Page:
Lastly, let’s picture for a moment that healing from our wounds could be best described as boring. Think about this: imagine that the horror and suffering and all that is attached to the soul murder one has experienced is now so mundane in recall that the process of reflection elicits no big emotions, no big thoughts: it is what it is, and that is all. Isn’t that what healing is about?
Sure the person can recall what happened (we aren’t talking about forgetting—as if that could be possible!), but with the simple ability to recall life’s trauma and tell it like one is recapping a movie plot line, or the mundane events of yesterday. While they may prefer not to tell this particular story (the big game may be more fun to discuss, or the new accomplishment of one’s child), he or she could talk about it, if they needed to. It just would be boring to them. It would be that simple.
All of these metaphors, I believe, can be useful in working towards a place of healing for men—for all of us, really. The work involved, of course, ain’t easy. But nothing of value in life is.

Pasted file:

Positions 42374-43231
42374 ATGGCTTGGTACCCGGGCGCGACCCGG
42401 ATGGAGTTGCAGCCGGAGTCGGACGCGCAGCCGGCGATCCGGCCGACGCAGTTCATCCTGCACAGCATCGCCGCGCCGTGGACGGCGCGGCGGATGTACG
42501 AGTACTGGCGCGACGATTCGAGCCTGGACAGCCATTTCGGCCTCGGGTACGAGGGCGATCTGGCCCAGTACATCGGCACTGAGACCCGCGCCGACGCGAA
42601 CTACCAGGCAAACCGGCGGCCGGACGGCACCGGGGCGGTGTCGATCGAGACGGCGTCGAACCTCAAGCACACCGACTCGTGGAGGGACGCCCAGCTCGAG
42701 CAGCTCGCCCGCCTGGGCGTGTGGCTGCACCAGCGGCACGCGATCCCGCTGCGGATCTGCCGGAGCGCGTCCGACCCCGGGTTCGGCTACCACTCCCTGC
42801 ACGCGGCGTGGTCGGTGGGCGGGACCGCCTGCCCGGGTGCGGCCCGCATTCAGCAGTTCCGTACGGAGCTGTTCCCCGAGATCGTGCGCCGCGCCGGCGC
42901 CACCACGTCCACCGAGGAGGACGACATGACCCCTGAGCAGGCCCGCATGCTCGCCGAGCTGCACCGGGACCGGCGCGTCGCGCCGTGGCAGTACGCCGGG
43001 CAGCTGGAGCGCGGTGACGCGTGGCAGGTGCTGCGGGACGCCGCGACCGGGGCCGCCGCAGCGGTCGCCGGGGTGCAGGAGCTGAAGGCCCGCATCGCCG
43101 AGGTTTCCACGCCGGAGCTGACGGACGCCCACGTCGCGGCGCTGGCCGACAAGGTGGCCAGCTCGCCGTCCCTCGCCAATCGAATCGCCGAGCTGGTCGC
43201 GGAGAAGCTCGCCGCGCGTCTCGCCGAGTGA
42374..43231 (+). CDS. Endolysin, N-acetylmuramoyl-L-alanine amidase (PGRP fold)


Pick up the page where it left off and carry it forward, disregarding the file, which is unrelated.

If all I had to do is use metaphors to answer funding applications, we would be rich beyond belief.
Rick Goodwin is the National Manager of 1in6 Canada, as well as serving in the role of Clinical Supervisor for 1in6, Inc. He conducts training workshops for professionals across Canada and in the USA, and maintains a clinical practice in group trauma treatment program for men with The Men’s Project in Ottawa. He can be reached at [email protected].
Feature Photo Credit: Getty Images